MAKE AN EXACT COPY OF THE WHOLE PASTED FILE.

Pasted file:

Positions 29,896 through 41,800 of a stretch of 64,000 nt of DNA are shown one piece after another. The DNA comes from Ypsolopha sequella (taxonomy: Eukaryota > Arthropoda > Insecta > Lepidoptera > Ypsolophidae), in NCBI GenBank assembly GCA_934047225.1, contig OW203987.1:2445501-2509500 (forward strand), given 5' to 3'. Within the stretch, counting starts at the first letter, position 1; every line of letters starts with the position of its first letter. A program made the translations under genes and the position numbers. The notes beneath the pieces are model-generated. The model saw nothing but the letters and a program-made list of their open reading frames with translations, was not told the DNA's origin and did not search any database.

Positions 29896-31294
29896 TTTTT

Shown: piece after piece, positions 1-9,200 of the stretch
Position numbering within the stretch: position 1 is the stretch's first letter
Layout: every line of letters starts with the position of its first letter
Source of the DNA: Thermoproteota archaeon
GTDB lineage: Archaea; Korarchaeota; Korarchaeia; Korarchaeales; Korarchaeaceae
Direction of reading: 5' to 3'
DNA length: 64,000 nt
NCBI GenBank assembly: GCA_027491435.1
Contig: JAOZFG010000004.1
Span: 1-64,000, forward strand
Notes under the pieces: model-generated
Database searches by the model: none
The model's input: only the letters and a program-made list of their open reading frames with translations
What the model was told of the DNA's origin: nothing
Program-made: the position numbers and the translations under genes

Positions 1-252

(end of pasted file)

Positions 29,896 through 41,800 of a stretch of 64,000 nt of DNA are shown one piece after another. The DNA comes from Ypsolopha sequella (taxonomy: Eukaryota > Arthropoda > Insecta > Lepidoptera > Ypsolophidae), in NCBI GenBank assembly GCA_934047225.1, contig OW203987.1:2445501-2509500 (forward strand), given 5' to 3'. Within the stretch, counting starts at the first letter, position 1; every line of letters starts with the position of its first letter. A program made the translations under genes and the position numbers. The notes beneath the pieces are model-generated. The model saw nothing but the letters and a program-made list of their open reading frames with translations, was not told the DNA's origin and did not search any database.

Positions 29896-31294
29896 TTTTT

Shown: piece after piece, positions 1-9,200 of the stretch
Position numbering within the stretch: position 1 is the stretch's first letter
Layout: every line of letters starts with the position of its first letter
Source of the DNA: Thermoproteota archaeon
GTDB lineage: Archaea; Korarchaeota; Korarchaeia; Korarchaeales; Korarchaeaceae
Direction of reading: 5' to 3'
DNA length: 64,000 nt
NCBI GenBank assembly: GCA_027491435.1
Contig: JAOZFG010000004.1
Span: 1-64,000, forward strand
Notes under the pieces: model-generated
Database searches by the model: none
The model's input: only the letters and a program-made list of their open reading frames with translations
What the model was told of the DNA's origin: nothing
Program-made: the position numbers and the translations under genes

Positions 1-252